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New COVID-19 Treatment From Llamas Shows Promise – Yes Llamas

Now scientists have found another novel treatment for COVID, and it comes from an unlikely source. The latest treatment comes from...llamas.

As the COVID-19 pandemic continues, scientists and medical professionals are stepping up to create new treatments and one treatment involves llama antibodies.

The latest one is the miracle of monoclonal antibody treatments that have the potential to reduce deaths and hospitalizations.

In addition, scientists developed an effective vaccine in less than a year, saving countless lives. Now scientists have found another novel treatment for COVID, and it comes from an unlikely source.

This latest treatment comes from llamas.

More via the BBC:

It is a treatment made of “nanobodies”, small, simpler versions of antibodies, which llamas and camels produce naturally in response to infection.

Once the therapy has been tested in humans, scientists say, it could be given as a simple nasal spray – to treat and even prevent early infection.

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Scientists stated that rats treated with nasal spray recovered from COVID-19 within six days. Research also shows that nanobodies can effectively target the SARS-CoV-2 virus.

“Nanobodies have a number of advantages over human antibodies,” said Ray Owens, PhD, head of protein production at the Rosalind Franklin Institute. “They are cheaper to produce and can be delivered directly to the airways through a nebulizer or nasal spray, so can be self-administered at home rather than needing an injection. This could have benefits in terms of ease of use by patients but it also gets the treatment directly to the site of infection in the respiratory tract.”

This nasal spray treatment came via a llama named Fifi.

First, the researchers vaccinated Fifi. After that, scientists used the unique molecules her body created to synthesize the therapy.

However, medical professionals cautioned that the treatment is still in its early stages but still very promising. 

This is great.

But what sort of mad scientist looks at a llama (or camel) and thinks, “You know what, I bet the cure for COVID is in there.” 

More Llama Facts

Here are some more fun llama facts.

  • Llamas are excellent guard animals. They’re very social creatures and will integrate themselves with any animal group they are placed in. In some parts of South America, Llamas are used to protecting sheep and goats.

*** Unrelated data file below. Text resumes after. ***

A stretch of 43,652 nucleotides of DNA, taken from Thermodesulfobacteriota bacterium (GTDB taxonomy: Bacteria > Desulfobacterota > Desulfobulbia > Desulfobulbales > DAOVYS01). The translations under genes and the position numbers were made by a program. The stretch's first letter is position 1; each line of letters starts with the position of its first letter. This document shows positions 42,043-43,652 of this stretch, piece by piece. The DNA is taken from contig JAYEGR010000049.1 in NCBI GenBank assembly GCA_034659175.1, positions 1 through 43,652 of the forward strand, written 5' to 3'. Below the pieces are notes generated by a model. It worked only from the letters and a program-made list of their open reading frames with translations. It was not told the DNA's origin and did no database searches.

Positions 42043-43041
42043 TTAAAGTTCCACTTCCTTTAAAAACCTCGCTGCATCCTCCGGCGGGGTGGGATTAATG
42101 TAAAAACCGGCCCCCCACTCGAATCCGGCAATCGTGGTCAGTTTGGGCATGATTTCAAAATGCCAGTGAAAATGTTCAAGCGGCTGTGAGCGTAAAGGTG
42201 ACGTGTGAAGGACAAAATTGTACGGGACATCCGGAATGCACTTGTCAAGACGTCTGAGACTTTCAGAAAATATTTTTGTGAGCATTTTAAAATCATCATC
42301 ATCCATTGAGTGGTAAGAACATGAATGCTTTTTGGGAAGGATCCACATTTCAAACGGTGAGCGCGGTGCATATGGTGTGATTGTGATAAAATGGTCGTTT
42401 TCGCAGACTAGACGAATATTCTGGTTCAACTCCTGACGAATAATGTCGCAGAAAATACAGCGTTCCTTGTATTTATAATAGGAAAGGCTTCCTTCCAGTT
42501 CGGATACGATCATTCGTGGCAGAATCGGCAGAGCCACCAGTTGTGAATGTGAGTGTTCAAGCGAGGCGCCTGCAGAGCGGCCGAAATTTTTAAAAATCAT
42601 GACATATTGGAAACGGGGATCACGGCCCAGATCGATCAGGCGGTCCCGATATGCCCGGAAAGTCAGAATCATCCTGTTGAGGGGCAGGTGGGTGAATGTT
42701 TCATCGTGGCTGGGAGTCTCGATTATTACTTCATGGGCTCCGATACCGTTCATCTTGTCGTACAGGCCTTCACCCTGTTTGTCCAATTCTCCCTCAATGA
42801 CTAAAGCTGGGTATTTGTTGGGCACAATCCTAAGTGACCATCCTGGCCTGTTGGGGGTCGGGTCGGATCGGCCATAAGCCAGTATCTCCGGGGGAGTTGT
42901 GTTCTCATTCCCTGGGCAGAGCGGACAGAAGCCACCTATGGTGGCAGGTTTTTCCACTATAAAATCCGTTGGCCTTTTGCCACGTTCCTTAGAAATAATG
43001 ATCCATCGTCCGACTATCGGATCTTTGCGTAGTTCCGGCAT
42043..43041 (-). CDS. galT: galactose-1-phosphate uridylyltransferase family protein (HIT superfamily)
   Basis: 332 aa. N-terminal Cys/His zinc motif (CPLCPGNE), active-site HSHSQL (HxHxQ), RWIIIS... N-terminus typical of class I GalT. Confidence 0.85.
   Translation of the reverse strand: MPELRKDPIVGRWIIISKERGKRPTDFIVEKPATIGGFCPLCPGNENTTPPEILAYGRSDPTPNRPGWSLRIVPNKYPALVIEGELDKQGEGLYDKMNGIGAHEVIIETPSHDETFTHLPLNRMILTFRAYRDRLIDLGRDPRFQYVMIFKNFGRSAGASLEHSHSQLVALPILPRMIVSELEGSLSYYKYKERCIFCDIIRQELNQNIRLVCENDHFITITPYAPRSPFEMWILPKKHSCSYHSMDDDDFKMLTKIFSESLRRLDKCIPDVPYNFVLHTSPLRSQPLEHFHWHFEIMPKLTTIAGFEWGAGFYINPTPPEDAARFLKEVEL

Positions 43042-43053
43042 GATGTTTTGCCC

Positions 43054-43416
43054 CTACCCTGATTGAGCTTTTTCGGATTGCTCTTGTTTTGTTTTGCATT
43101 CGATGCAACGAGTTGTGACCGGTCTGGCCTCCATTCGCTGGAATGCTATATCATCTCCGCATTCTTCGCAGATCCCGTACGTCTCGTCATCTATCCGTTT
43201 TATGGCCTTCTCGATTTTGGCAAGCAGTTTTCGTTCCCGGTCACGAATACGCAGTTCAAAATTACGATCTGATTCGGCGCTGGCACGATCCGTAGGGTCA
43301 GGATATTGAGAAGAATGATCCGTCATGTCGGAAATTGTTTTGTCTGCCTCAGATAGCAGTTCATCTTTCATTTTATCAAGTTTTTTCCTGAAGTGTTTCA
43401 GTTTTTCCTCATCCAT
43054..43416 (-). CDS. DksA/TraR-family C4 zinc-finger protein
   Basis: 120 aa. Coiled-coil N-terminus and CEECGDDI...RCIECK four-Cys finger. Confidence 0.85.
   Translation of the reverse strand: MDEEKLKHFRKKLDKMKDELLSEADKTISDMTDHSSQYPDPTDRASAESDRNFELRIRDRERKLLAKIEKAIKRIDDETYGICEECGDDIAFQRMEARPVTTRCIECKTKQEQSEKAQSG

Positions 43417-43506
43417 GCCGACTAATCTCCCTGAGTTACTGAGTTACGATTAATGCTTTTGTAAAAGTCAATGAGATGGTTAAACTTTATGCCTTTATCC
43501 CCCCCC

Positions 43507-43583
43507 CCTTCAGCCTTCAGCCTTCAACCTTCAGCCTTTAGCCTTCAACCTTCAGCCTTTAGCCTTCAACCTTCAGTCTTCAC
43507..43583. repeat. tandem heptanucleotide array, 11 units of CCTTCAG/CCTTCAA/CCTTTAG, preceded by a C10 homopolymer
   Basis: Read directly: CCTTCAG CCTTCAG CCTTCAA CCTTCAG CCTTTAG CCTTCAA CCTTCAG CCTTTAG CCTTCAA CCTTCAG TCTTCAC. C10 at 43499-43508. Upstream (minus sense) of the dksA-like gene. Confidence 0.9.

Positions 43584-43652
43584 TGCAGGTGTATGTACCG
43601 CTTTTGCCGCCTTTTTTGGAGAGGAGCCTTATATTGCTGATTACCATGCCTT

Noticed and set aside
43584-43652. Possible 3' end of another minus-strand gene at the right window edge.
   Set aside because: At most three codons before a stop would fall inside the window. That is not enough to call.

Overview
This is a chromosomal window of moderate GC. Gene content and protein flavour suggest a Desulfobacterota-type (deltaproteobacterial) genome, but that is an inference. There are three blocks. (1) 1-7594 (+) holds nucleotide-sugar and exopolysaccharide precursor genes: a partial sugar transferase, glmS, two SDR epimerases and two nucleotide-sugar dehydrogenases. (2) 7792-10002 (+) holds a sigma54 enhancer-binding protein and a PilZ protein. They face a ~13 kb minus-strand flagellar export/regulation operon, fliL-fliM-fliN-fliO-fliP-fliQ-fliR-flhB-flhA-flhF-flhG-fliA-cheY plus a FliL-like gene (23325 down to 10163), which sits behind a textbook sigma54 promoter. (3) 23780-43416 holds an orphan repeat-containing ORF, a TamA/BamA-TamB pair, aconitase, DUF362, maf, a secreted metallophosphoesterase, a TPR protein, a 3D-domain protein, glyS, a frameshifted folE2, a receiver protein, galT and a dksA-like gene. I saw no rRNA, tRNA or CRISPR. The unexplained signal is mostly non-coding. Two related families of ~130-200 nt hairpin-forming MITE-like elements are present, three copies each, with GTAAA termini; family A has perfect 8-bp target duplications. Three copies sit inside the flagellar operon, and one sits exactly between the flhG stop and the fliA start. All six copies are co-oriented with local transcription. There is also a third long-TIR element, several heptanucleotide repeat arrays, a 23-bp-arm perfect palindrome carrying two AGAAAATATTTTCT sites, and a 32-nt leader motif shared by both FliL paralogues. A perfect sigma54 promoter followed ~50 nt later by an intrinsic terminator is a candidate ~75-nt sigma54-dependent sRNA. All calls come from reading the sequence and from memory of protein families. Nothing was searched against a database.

• Llamas communicate by humming. That puts them in the same category as my grandfather! 
  • Llamas can differentiate between a dog and a coyote. They’re smart! 
  • If llamas look silly with their tongues out, it is because they think you’re annoying! 

Growing up, my neighbors had llamas. Either llamas or alpacas. I don’t know what the difference is. However, the Internet does.

Both llamas and alpacas belong to the animal group camelids.

Yes, they are related to camels.

Alpacas are about half the weight of llamas. In addition, alpacas have short noses compared with the long snouts of llamas. Compared to llamas, alpacas are also more docile and produce more delicate hair. Above all, that is why you often see more alpacas as pets.

Other Therapies Coming From Animals

Llamas aren’t the only animals that can provide potentially life-saving treatments. Below are a few other animals that provide life-saving medicine.

Horseshoe Crabs

Image Credit: Wikimedia Commons

These prehistoric-looking sea creatures have unique molecules called Limulus Amebocyte Lysate (LAL). LAL is used to test products for fatal bacteria.

LAL derives from horseshoe crabs’ special blue blood. 

Horses

horse mares premarin
Image Credit: Wikimedia Commons

Pregnant mares produce a substance used to make a substance called conjugated equine estrogens (CEEs).

After extraction, pharmacists use CCEs to create a drug called Premarin. Then Premarin can be used as a treatment for women after menopause to reduce hot flashes and other effects.

However, now the product is made synthetically. 

In addition, other animal-derived medical products include:

  • Insulin coming from pigs and cows
  • Omega-3 from fish and shellfish

 

Researchers hope the nanobody technology they are working on could form a so-called “platform technology” that can be rapidly adapted to fight other diseases.

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